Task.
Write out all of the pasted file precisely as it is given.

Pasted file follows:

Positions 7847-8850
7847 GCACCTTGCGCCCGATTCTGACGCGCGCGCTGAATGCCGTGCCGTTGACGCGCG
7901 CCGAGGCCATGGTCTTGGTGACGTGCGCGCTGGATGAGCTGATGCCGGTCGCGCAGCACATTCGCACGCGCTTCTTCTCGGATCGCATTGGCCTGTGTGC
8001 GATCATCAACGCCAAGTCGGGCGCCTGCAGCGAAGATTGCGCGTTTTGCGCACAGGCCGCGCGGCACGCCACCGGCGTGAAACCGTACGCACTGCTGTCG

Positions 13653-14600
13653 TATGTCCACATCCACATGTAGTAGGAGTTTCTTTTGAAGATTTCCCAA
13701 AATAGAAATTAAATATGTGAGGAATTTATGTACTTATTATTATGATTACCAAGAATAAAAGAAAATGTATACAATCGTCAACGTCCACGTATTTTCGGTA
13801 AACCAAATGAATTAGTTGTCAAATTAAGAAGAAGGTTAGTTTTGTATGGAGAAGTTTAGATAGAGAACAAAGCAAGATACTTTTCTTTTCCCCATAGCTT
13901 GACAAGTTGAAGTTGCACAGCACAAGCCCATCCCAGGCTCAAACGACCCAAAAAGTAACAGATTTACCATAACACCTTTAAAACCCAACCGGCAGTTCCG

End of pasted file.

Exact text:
Positions 7847-8850
7847 GCACCTTGCGCCCGATTCTGACGCGCGCGCTGAATGCCGTGCCGTTGACGCGCG
7901 CCGAGGCCATGGTCTTGGTGACGTGCGCGCTGGATGAGCTGATGCCGGTCGCGCAGCACATTCGCACGCGCTTCTTCTCGGATCGCATTGGCCTGTGTGC
8001 GATCATCAACGCCAAGTCGGGCGCCTGCAGCGAAGATTGCGCGTTTTGCGCACAGGCCGCGCGGCACGCCACCGGCGTGAAACCGTACGCACTGCTGTCG

Positions 13653-14600
13653 TATGTCCACATCCACATGTAGTAGGAGTTTCTTTTGAAGATTTCCCAA
13701 AATAGAAATTAAATATGTGAGGAATTTATGTACTTATTATTATGATTACCAAGAATAAAAGAAAATGTATACAATCGTCAACGTCCACGTATTTTCGGTA
13801 AACCAAATGAATTAGTTGTCAAATTAAGAAGAAGGTTAGTTTTGTATGGAGAAGTTTAGATAGAGAACAAAGCAAGATACTTTTCTTTTCCCCATAGCTT
13901 GACAAGTTGAAGTTGCACAGCACAAGCCCATCCCAGGCTCAAACGACCCAAAAAGTAACAGATTTACCATAACACCTTTAAAACCCAACCGGCAGTTCCG